Scala decreased in popularity this year, while TypeScript rose in the ranks, according to a HackerRank report.
The most popular programming languages aren't necessarily the ones developers are most eager to learn, according to HackerRank's 2019 Developer Skills Report released on Tuesday.
The report surveyed more than 71,000 developers from across 100 countries. While the developers confirmed Java, C, and Python to be the most well-known coding languages, their areas of interest diverged slightly, the report found.
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Reflecting last year's report, Go, Kotlin, and Python remain just as appealing to developers who are looking to expand their language knowledge. However, developer interest in Scala has dropped from no. 3 in 2018 to no. 6 in 2019, while TypeScript moved up from no. 5 to no. 4.
"It's not surprising to see Go, Kotlin, and Python on the top of the list," Vivek Ravisankar, co-founder and CEO of HackerRank, told TechRepublic. "Go offers high concurrency and fast compilation. It has widespread support from its creator, Google, and is being used by companies like Uber to write their services as well. Google also spurred the use of Kotlin when it moved its Android language away from Java."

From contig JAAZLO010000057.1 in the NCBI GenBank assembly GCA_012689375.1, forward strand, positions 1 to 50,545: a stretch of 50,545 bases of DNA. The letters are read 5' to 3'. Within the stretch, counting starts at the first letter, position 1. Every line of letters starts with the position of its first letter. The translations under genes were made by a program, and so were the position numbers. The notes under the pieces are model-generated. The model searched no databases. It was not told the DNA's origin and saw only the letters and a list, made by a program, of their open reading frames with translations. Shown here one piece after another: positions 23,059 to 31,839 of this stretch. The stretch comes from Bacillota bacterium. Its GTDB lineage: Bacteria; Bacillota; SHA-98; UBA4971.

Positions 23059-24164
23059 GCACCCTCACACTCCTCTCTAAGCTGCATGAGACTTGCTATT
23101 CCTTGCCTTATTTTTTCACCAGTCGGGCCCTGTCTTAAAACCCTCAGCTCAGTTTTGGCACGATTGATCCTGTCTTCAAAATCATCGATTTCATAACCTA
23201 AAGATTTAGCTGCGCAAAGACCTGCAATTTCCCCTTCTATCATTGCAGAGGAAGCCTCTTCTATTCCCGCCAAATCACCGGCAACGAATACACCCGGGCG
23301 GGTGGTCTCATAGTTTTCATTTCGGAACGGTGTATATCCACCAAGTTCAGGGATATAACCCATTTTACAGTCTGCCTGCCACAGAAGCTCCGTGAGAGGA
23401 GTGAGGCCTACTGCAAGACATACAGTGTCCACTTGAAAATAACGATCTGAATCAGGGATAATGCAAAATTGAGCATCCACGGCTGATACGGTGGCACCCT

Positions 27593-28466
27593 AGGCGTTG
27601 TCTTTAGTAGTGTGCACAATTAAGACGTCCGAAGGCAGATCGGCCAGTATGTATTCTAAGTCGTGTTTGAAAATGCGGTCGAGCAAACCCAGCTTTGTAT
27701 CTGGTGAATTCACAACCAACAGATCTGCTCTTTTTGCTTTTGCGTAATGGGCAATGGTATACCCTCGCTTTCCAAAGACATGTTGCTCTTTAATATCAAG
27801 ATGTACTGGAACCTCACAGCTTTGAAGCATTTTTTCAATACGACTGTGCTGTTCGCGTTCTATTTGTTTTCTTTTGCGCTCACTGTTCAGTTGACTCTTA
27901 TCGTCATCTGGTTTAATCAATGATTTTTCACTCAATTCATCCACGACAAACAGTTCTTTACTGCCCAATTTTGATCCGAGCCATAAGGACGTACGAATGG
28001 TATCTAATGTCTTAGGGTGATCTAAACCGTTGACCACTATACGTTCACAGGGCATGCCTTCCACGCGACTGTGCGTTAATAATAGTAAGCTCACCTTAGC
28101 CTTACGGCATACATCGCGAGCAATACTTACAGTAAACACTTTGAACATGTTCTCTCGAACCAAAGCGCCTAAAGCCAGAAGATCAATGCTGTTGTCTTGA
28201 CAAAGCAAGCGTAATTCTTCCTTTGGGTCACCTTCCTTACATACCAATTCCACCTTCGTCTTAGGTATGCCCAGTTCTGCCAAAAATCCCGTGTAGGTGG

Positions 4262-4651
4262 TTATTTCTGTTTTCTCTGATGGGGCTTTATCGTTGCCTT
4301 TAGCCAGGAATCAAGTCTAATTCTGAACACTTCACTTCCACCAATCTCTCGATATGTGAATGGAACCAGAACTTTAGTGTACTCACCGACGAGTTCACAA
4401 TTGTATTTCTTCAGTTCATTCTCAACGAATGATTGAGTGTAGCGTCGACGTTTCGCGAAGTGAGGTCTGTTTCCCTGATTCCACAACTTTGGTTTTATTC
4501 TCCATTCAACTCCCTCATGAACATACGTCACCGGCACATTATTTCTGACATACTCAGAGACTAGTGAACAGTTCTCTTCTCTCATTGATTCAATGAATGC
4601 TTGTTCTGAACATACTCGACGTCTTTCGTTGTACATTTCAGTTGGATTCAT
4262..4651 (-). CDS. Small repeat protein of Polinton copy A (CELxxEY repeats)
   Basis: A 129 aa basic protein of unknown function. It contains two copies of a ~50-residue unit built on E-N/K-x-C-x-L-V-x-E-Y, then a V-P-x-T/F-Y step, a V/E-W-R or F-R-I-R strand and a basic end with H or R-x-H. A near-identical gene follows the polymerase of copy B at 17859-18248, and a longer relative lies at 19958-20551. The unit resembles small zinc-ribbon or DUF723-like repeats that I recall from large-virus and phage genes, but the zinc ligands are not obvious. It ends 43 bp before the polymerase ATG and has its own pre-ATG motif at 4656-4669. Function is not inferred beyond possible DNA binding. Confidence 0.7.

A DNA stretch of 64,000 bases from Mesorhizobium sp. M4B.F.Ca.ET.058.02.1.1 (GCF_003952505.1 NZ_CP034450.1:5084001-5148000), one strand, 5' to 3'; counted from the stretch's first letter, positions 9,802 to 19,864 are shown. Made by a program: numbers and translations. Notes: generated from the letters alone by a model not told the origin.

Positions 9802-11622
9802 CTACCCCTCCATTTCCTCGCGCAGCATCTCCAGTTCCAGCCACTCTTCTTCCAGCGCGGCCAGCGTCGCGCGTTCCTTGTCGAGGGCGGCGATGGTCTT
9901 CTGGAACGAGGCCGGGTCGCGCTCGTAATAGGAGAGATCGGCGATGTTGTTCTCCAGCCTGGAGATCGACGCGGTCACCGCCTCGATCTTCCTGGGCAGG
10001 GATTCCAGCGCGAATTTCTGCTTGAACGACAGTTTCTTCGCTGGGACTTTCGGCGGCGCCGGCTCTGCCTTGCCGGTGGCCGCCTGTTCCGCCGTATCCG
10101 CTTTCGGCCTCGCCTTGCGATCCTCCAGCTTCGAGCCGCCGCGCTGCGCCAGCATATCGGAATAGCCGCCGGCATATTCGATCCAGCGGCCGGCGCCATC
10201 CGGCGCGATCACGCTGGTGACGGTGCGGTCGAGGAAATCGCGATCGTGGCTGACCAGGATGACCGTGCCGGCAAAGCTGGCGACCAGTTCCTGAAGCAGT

Python is also known for its simplicity and readability, Ravisankar added. "Also as you know, machine learning (ML) is becoming popular, and Python has a robust set of libraries (scipy, numpy, scikit, etc.) that allows you to get started on ML problems," he said.
Here are the top 10 programming languages developers said they want to learn in 2019:
- Go (37.2%)
- Kotlin (26.5%)
- Python (26.1%)
- TypeScript (21.6%)
- R (21.4%)
- Scala (20.9%)
- Swift (20.7%)
- Rust (17.9%)
- Ruby (17.8%)
- Haskell (15.6%)
For more information on programming languages, check out TechRepublic's cheat sheet on how to become a developer.
The big takeaways for tech leaders:
- Go, Kotlin, Python, anda TypeScript are the programming languages developers want to learn most. — HackerRank, 2019
- Even though Java and C are the most popular languages, developers are wanting to learn others as they look toward the future. — HackerRank, 2019
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